the headline makes this sound overly sinister! and its hardly secret! its a live tile and a setting that allows a user to tailor their data usage, offloading to wifi if needed or when approaching the limit on the data plan...
Microsoft has embedded software from Devicescape into Windows Phone 8, allowing smartmobes to automatically leech off 11 million free Wi-Fi hotspots. Devicescape's technology is already mandated by Intel in its Ultrabook blueprints, but this Windows Phone tie-up is potentially a much bigger deal as phones already outnumber …
The Devil is in the Details
Such hotspots typically require the user to fill in a form and provide some personal details, and it's these steps that Devicescape automates.
The question is, which personal details are in play here, and does the software allow you to opt out if personal details are requested?
Hope their stuff has improved. Their Easy Wifi stuff on Nokia S60 used to brick my phone. Would mess with the network settings in such a way that it stopped working for no reason, phone would throw up system errors, and couldn't be reset or removed without a factory reset.
Also used to attempt to log onto all kinds of bogus hotspots that didn't work. They did have a facility to add in pay accounts to auto connect to pay hotspots like BT Openzone and similar. It never worked for me.
One small issue...
"DNS requests are typically forwarded by free Wi-Fi networks without requiring the user to be logged on, so the Devicescape server can respond with instructions specific to that hotspot."
I can inform you that they typically are not.
Trying to perform a DNS query when attached to a BT OpenZone (Probably one of the most common types, bar perhaps BTFon when someones BT HomeHub is dishing it out?) - results in the same entry every time when I've just checked - No doubt to redirect you instantly to their 'captive portal' thingy .
Interestingly, I connected to a BT OpenZone a few years back and fired up my lappy - I had what I thought was a stale RDP session open upon resuming - Bizarrely, it let me connect without authenticating....
This was at London Waterloo, and was a few years back - No doubt they've patched it now! - Made my day at the time though. (Before the days of free WiFi was so prevalent...)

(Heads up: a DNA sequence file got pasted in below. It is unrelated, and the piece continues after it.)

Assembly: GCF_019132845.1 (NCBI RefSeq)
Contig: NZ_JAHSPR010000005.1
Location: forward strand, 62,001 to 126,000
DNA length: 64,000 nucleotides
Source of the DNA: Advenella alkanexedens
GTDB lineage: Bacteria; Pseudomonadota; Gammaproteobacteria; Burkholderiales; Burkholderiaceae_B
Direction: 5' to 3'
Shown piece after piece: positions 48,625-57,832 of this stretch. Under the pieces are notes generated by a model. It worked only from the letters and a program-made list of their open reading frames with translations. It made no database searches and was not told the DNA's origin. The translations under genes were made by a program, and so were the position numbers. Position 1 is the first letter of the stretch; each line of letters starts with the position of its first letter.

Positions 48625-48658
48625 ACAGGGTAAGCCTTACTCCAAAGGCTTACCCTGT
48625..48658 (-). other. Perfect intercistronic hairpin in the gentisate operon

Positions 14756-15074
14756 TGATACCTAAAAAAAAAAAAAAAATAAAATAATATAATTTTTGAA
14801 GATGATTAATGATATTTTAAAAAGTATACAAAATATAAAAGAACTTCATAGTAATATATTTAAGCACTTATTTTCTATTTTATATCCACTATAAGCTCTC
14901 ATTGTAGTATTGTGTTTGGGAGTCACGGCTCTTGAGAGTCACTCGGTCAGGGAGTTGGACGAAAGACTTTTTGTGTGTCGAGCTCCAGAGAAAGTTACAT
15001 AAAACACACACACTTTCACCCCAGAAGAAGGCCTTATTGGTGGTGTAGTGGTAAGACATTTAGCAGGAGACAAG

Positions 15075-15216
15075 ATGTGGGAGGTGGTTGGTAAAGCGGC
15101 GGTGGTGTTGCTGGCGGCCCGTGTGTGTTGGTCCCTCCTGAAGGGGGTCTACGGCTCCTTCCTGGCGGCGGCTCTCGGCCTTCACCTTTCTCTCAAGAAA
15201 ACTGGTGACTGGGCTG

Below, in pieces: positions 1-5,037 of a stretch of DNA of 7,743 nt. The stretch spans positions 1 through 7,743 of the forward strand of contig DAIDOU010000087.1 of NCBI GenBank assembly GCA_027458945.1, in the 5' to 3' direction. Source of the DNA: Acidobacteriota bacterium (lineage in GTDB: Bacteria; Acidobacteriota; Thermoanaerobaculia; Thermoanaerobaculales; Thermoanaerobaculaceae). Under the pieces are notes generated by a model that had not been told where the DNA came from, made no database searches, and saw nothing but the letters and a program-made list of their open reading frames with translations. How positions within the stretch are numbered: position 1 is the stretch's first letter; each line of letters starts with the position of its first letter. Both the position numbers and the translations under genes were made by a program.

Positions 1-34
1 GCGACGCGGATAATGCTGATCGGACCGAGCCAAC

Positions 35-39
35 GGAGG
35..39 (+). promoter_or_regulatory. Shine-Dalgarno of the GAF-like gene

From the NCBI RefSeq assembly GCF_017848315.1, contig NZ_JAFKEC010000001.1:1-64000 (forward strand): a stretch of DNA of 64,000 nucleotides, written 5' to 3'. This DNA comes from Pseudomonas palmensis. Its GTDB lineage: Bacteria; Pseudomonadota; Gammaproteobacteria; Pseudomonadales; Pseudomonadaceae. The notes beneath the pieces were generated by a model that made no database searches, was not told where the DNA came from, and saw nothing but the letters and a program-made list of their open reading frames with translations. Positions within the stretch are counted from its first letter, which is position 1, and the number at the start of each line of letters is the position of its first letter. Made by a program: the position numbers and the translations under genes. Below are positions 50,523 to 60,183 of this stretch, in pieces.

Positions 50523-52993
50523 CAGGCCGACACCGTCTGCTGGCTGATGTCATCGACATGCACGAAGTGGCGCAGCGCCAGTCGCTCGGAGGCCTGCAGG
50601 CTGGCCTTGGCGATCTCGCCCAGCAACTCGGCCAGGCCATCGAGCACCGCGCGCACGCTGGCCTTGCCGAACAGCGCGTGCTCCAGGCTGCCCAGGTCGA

Also, Orange have an app that does this for you, as they provide free cloudy WiFi.
Re: One small issue...
Orange app I think is tied to BT Openzone, but I refuse to install it on Android as the reviews are terrible. Again seems to mess up your existing network settings, has problems when dropping out of range and getting back onto 3G etc.
I just use their login pages if I really want to leak all my private data to an open public hotspot, though 9 times out of 10 I find public hotspots suck. Can log in but pages are slow to load or time out often.
3G is easier and in some cases quicker and finding a 3G signal is far easier than trying to find the one genuine BT Openzone hotspot in town as all the other BT ones are those stupid FON things.
so it automatically connects....
So how long before many users web based app paswords are compromised (it's not exactly difficult to sniff that stuff on wifi without a VPN to protect you).
I bet it doesn't set up a vpn tunnel to keep you safe whilst on *public* wifi so great idea, but bad security ms :(
If it ever got turned on by default... ohh the poor compromised millions of numpties it'll create will be huge (that's assuming MS actually manage to sell millions of phones ;-)
Re: or record how someone connects manually for the benefit of other users.
So, this thing which connects to OPEN wifi will broadcast the WPA key, since open points have WPA keys.
I'm confused by your logic.
It's going to autofill in the O2 WIFI/The Cloud/whatever forms for you. Nice and tinfoilhatless.
Urm, so what identifying data (as well as my location gets sent off) and who exactly can get and use that data ? If it can be turned off I don't mind so much, but if this is is made purely automatic in future then I certainly wouldn't be a happy bunny. I'd rather do a little more manual intervention than be tracked by yet another 3rd party and whoever they're affiliated with (which I presume will also include the US government via the Patriot Act, etc).
"... or record how someone connects manually for the benefit of other users."
I don't see what could go wrong with that technique... until one day a not-so-public, not-so-free Wifi AP somehowm manages to get onto their list of "Wifi Hotspots" and <del>snitches</del> records the login of some poor soul.
... ran a "free" wireless hotspot but asked people to provide their email for future advertising or asked them to answer a survey style question I think I'd be pretty pissed off if someone basically came and tried to basically use my hotspot by bypassing my front end... If the conditions of using the hot spot are that you allow me to mail you in future or you earn me a little bit of money by answering a question then isn't this software breaking some law or another?
First, I do have two Android apps that do this. Wifi Web Login costs a couple bucks, but makes it so if you connect to an access point with a "captive portal" click-through page, you click through it once and wifi web login records the keystrokes, clicks, etc. you performed. Next time you connect, it auto-replays them. The system used by Star Bucks, McDonalds, Sams Club, etc., doesn't work reliably with Wifi Web Login (I don't remember what wifi "network" these all are); but sbautologin (which is free) works with these.
Second... although I don't take click-through licenses very seriously, wouldn't this solution mean these windows 8 phone users are theoretically being agreed to all sorts of use agreements they have not even had a chance to read? That seems potentially problematic.